New Bern is not known for its freezes. The average high-low in January is 55-34.
One of our most interesting freezes happened on January 4, 1918, when a county commissioner and two friends decided to cross the river in a Model T.
“It has actually occurred,” an article in the January 5 New Bernian declared. “A party composed of County Commissioner T. W. Holton, Mr. C. A. Ryman and Mr. Frank Holton, of Bridgeton, yesterday drove across the Neuse River on the ice with a Ford automobile.”
They first skated across the ice and, making it from Bridgeton to New Bern and back, they went back and cranked up the Ford. We don’t know who drove, but they entered the river “a little above the Bridgeton end of the county bridge, which would have been somewhere just north of Bridge Street in town.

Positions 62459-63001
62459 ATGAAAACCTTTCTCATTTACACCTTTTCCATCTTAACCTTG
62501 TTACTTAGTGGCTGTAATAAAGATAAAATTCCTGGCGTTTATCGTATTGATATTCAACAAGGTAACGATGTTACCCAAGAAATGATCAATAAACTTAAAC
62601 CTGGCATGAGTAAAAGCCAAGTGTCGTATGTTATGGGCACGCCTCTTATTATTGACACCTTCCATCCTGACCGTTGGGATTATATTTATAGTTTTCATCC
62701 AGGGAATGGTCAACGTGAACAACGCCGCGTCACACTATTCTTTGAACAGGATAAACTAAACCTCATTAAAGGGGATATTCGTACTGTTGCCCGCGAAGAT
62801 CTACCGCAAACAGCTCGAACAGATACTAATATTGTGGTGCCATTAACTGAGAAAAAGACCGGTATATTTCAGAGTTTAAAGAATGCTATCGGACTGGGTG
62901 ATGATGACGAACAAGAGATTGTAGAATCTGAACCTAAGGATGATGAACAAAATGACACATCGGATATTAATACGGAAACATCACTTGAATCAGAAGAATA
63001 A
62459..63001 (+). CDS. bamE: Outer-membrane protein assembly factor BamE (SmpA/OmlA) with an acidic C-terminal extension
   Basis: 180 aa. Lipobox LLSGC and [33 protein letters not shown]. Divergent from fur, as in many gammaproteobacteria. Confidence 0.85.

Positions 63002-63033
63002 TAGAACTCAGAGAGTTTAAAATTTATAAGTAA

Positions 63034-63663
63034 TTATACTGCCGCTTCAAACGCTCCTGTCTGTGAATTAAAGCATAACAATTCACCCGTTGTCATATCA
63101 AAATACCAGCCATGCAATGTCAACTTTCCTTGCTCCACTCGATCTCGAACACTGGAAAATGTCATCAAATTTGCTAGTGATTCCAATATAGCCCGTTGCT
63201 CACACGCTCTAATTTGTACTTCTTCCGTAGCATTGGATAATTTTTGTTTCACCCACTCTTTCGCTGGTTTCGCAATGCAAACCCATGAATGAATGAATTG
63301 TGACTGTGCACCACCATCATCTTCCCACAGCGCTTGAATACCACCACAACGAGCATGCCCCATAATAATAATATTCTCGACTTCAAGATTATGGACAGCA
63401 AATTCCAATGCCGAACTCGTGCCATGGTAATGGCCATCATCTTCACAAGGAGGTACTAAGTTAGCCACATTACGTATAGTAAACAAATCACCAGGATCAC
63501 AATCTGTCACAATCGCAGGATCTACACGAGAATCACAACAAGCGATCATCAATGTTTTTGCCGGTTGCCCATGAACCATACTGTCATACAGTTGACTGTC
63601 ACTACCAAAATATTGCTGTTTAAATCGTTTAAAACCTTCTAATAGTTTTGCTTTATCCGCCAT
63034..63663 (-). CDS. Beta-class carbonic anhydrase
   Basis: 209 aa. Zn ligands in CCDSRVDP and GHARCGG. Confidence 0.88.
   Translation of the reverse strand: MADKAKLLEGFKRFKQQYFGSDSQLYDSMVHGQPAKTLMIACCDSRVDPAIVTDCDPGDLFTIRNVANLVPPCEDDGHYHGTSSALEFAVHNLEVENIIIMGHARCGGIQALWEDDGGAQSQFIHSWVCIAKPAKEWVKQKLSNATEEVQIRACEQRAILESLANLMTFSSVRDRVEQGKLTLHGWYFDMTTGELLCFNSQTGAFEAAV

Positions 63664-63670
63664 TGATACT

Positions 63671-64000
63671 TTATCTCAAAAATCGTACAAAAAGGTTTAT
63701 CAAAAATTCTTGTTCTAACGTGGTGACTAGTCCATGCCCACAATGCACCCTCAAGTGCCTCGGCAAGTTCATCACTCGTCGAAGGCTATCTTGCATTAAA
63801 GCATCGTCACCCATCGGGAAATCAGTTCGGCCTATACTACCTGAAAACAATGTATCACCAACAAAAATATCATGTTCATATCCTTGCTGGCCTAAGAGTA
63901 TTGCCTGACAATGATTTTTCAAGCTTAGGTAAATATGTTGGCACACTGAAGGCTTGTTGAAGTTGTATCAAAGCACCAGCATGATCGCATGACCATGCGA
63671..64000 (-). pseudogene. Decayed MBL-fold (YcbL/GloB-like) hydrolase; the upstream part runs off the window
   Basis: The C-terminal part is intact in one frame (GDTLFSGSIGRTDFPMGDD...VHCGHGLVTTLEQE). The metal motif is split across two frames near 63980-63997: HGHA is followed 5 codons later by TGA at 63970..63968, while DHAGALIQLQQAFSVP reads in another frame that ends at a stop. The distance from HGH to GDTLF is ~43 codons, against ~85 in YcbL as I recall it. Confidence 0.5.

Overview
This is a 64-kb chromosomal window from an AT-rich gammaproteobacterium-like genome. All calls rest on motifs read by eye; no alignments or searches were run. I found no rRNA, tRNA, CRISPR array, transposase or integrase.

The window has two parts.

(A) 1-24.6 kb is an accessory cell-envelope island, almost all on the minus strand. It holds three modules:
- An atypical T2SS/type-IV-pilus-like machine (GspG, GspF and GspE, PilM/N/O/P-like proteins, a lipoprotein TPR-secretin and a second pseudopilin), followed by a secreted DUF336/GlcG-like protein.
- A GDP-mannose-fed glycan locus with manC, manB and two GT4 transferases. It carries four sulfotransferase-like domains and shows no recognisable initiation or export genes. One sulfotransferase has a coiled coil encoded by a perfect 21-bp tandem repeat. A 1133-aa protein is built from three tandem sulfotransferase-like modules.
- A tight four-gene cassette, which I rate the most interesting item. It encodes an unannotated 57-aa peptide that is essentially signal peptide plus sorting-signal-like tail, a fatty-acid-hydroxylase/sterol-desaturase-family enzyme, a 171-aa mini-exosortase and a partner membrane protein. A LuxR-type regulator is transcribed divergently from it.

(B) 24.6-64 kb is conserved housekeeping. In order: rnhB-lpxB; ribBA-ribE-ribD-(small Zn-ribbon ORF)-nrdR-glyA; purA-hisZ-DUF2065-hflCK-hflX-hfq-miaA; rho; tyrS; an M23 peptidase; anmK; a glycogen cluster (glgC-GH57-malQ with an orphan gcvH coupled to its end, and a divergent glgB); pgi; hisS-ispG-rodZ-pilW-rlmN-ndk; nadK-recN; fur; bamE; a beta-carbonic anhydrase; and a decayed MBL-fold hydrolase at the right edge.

They put the pedal to the floor and the little T zipped off, covering just over a mile of ice in two minutes. It wasn’t a straight across ride, for instead of coming out near Johnson Street, the car drifted and came aground above Queen Street a couple of blocks away.
The ice was “three inches thick near the shore,” the paper read: so perhaps it was quite lucky that no one fell through. According to the Minnesota Cultural Resources, ice needs to be 4 inches thick to safely support people, and it calls for an 8-12 inch slab of the stuff to hold up a car. And Minnesota knows ice.
Contact Bill Hand at email@example.com, 252-635-5677, and follow him @BillHandNBSJ.